Whether it’s the increased technical complexity of the bulk power system and grid, more extreme weather events, or rising physical and cybersecurity threats—the direct threats to the power grid have never been higher. For security teams responsible for protecting the technology that supports their power transmission systems, the notable risk they have direct control over is managing vulnerabilities in their OT devices.
Notably, the North American Electric Reliability Corporation (NERC) 2023 State of Reliability Technical Assessment [.pdf] found that as the risks against the grid have increased, the planning put into place years ago to protect the grid did not account for increased connectivity and system complexity, and is no longer fully aligned to defend against modern threats. However, experts say that the inherent security of new devices and software associated with managing the grid is shipping natively with better code and design quality, cutting down on commodity vulnerabilities. While challenging, the vulnerability management efforts of grid participants are improving.
NERC president and CEO James B. Robb explained before the Senate Committee on Energy and Natural Resources in early June that efforts to mitigate reliability risks have largely been successful. “Many conventional risks that challenge the grid have now been reduced by significant margins and continue to trend in a positive direction overall,” Robb said.
While the 2023 State of Reliability Technical Assessment documents a five-year trend of increased power transmission reliability, Robb detailed how this is due to declining equipment failures, improved human performance, better situational awareness, and effective vegetation management programs. “There have been no cyber events impacting bulk electric system facilities, and there have been no outages associated with substations deemed critical,” Robb added. Still, the digital risks aren’t static.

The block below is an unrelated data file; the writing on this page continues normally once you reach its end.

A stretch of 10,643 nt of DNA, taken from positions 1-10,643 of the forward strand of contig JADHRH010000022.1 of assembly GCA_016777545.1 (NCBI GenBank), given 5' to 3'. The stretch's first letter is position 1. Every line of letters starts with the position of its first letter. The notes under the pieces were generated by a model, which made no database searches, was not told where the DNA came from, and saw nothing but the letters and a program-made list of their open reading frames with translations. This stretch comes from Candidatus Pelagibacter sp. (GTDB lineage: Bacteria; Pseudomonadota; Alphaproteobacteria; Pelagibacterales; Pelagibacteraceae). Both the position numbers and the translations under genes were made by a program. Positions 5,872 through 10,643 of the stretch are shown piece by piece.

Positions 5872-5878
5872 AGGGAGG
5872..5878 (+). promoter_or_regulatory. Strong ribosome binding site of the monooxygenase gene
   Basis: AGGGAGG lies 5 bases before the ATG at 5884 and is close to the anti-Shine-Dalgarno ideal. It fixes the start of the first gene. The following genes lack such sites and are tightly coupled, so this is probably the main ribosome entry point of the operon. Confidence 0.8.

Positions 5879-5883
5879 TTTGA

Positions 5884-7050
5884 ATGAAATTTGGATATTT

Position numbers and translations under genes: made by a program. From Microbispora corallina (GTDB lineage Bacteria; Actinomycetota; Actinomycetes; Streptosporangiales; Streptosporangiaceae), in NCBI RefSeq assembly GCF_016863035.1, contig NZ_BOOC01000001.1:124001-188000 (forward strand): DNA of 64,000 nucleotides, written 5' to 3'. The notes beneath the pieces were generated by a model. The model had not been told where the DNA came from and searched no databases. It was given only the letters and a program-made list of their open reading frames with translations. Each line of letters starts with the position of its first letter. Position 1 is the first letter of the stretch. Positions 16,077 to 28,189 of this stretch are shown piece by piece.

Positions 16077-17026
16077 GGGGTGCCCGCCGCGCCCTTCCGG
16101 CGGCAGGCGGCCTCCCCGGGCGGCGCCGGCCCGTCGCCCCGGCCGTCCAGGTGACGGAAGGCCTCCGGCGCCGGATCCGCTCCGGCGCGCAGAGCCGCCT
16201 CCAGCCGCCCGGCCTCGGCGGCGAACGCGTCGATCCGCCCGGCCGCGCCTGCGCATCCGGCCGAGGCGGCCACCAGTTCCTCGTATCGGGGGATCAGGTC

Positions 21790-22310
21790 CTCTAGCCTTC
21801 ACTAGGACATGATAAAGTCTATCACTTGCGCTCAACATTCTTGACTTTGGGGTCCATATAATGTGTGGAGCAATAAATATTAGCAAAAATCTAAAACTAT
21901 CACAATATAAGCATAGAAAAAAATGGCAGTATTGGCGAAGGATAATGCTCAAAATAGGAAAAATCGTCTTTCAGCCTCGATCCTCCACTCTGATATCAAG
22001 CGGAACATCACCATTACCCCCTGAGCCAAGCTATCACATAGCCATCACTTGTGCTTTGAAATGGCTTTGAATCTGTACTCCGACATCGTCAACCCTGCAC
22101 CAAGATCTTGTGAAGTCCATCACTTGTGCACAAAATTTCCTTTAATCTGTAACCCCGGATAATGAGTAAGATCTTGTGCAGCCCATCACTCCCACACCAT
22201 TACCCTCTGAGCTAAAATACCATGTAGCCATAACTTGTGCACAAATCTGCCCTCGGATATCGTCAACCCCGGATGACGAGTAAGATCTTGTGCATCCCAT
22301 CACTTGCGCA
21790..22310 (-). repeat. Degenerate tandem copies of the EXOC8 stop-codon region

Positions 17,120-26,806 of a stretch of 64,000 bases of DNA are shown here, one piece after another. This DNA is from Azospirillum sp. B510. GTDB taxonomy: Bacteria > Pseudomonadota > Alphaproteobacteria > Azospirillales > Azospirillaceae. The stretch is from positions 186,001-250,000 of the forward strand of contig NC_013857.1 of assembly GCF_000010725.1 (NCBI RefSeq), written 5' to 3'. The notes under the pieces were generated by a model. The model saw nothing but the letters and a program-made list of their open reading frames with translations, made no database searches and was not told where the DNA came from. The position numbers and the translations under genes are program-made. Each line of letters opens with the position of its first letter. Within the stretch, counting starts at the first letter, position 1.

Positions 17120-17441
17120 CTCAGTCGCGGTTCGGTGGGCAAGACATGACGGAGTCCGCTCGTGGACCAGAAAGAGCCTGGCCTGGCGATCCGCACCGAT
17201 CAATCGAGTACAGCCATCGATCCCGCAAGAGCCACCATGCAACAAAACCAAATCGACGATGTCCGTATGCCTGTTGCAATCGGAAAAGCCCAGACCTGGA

While grid operators continue with their transformation efforts, including increasingly distributed energy resources connected to distribution systems, modern smart devices required to manage these systems, and the large data sets and the required analysis of that data—all function to increase the addressable attack surface, the NERC State of Reliability report stated.
“The electricity industry, like most others, will continue to face these cyber and physical threats now and into the future. New systems and applications that manage distributed energy resources require security integration at every level of planning, design, implementation, and operation in order to maintain bulk power system reliability and position the industry on a strong security footing,” the report detailed.
While successful attacks remain plausible, mainly if vulnerabilities aren’t managed adequately, Chris Sistrunk, Mandiant technical leader, ICS/OT at Google Cloud, contends that most bulk power system utilities understand the evolving threat landscape. “[They] have worked hard to significantly reduce the impact of these risks by testing their cyber defenses with vulnerability assessments, penetration/red team assessments, purple team/validation assessments, and tabletop exercises,” he said.
Still, according to the NERC State of Reliability report, software and communications issues, including software defects and protocol weaknesses that may impact availability, ranked high as causes behind the loss of energy management system functionality.
One of the essential tools used in the bulk energy system are the energy management systems (EMS) used throughout the bulk power distribution system. The EMS is a group of systems that coordinate, control, and monitor parts of the electric grid, including situational awareness of the bulk electric system. According to the NERC State of Reliability report, there were 52 categorized events—many of them cyber incidents—associated with EMS in 2022. In total, 322 EMS-related event reports were submitted between 2018 and 2022; no reported EMS-related events caused loss of generation, transmission lines, or customer load to date.